I blame my abiding prejudice against fresh pasta on the world wide television coverage of the spaghetti harvest of 1957 . The sight of those vermicular strands, hanging limply from the branches in the unusually monochomatic region of the Ticino has remained embedded in the not so dark recesses of my mind. Because of this, on entering a pasticerria, I am immune to the temptation posed by the serried ranks of trays piled high with carefully formed serpentine coils of pappardelle, linguine and tagliatelle, all freshly cut from the tree. The choice between the fresca and the secca is as clear to me as the finely cut edge of the penne in the picture. The penne having dropped, I can now confess to having written this bollocks because I had found a similarity between the nib like pasta tube and a feather quill whilst I was making a particularly good and simple pasta dish with that very same pasta.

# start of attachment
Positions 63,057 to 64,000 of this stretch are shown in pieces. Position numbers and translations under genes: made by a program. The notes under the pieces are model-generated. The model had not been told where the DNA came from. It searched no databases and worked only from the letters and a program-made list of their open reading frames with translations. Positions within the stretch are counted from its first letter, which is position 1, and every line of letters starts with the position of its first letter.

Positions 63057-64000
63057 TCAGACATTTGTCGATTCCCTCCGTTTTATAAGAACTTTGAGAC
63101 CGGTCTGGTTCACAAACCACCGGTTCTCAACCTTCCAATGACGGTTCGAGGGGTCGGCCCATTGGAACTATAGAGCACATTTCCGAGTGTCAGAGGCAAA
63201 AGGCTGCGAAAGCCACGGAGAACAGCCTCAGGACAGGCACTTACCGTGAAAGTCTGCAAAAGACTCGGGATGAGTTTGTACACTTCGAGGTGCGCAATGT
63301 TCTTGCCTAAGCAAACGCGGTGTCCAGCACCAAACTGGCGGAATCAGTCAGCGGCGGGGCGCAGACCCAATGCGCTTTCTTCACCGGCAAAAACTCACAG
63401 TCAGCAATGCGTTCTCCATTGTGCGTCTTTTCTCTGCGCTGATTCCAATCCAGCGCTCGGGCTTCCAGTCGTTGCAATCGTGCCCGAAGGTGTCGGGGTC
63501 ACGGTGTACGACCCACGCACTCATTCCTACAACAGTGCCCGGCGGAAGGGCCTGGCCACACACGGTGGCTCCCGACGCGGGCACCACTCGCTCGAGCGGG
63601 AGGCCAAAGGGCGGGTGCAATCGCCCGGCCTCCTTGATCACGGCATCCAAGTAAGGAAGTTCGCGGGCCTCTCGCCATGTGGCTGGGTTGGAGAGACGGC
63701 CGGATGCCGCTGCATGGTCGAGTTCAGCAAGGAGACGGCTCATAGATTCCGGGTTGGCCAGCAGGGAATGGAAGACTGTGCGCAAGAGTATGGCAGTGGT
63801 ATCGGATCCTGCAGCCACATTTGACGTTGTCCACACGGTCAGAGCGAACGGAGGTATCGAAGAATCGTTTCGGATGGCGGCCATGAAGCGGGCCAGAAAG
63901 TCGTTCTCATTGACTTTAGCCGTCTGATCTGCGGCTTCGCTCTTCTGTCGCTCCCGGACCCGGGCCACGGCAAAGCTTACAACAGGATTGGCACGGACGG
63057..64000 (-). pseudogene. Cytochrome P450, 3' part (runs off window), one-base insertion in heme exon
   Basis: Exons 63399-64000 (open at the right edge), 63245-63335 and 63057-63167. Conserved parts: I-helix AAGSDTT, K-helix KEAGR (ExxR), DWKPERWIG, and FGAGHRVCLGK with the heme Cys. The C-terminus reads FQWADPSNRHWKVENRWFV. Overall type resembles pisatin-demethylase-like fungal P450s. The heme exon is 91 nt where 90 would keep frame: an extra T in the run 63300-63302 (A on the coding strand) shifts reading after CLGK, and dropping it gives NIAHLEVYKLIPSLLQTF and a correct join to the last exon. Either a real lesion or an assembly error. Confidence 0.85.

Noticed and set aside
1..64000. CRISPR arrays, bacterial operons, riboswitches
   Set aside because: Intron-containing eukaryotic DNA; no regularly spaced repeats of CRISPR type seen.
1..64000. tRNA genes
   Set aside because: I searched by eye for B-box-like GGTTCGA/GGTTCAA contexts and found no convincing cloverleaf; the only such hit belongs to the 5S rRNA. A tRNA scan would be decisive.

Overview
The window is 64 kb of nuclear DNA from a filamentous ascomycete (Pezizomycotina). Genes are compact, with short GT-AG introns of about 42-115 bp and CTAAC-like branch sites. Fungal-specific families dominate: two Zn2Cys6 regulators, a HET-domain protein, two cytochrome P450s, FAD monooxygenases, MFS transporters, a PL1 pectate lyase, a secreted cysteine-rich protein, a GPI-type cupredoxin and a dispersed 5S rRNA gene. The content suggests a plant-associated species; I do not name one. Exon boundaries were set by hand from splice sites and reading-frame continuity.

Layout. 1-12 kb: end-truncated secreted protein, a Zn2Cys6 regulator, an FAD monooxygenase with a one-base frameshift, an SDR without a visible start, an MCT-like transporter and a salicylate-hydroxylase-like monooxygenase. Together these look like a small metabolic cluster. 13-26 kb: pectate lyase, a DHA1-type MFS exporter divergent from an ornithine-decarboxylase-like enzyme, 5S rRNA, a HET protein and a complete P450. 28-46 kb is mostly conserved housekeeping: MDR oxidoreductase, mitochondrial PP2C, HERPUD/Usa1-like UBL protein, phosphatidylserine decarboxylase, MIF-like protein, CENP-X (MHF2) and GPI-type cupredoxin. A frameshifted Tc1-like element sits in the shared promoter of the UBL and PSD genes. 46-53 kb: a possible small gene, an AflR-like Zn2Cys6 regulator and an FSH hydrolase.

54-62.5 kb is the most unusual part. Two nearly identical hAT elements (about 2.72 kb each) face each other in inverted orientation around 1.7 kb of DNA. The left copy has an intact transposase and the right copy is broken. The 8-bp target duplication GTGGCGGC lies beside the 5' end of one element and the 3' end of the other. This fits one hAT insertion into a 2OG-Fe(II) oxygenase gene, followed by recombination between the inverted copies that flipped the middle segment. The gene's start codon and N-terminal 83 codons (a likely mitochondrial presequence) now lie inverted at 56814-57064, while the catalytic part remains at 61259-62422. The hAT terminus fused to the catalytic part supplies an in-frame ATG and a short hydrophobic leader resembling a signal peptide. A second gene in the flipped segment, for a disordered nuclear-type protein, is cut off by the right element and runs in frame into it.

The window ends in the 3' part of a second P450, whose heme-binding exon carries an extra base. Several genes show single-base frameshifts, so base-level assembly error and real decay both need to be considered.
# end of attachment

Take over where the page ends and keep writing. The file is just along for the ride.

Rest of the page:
This is a comforting dish which is not a comforting term. It is, in truth, a very annoying term as are most terms that describe the pleasure that we take in the taste of good food which is because of our failure to instantly pluck suitable vocabulary from the ether and which is why I so often have recourse to profanity, whose origins are steeped in pleasure, to press home to the reader just how much enjoyment such and such a mouthful has afforded me. I found this recipe on the blog of the food writer, Rachel Roddy; on the day in question the larder was very nearly bare but I happened to have a lone aubergine that was clearly waiting for the opportunity to impress. Even at those moments when my larder is in that state of undress there is always olive oil, tomatoes, onions and garlic…and coffee….so the aubergine had friends with whom it could combine in its efforts to impress. The dish that I made and which features in the picture above is not identical to the recipe that you will find in the link to Rachel Roddy’s blog; recipes such as this are but a guide, not an instruction manual. The flavours of this simple pasta and vegetable dish perfectly complemented the moment when I ate it in the shade of one of our olive trees, laden with fruit, in the early September sun…a sunlight which warms when one is directly in the path of its rays but, should one stray into the shade, it becomes instantly clear that the residual heat of summer sun, to which one has become pleasantly accustomed, has stealthily departed leaving one in no doubt that change is upon us.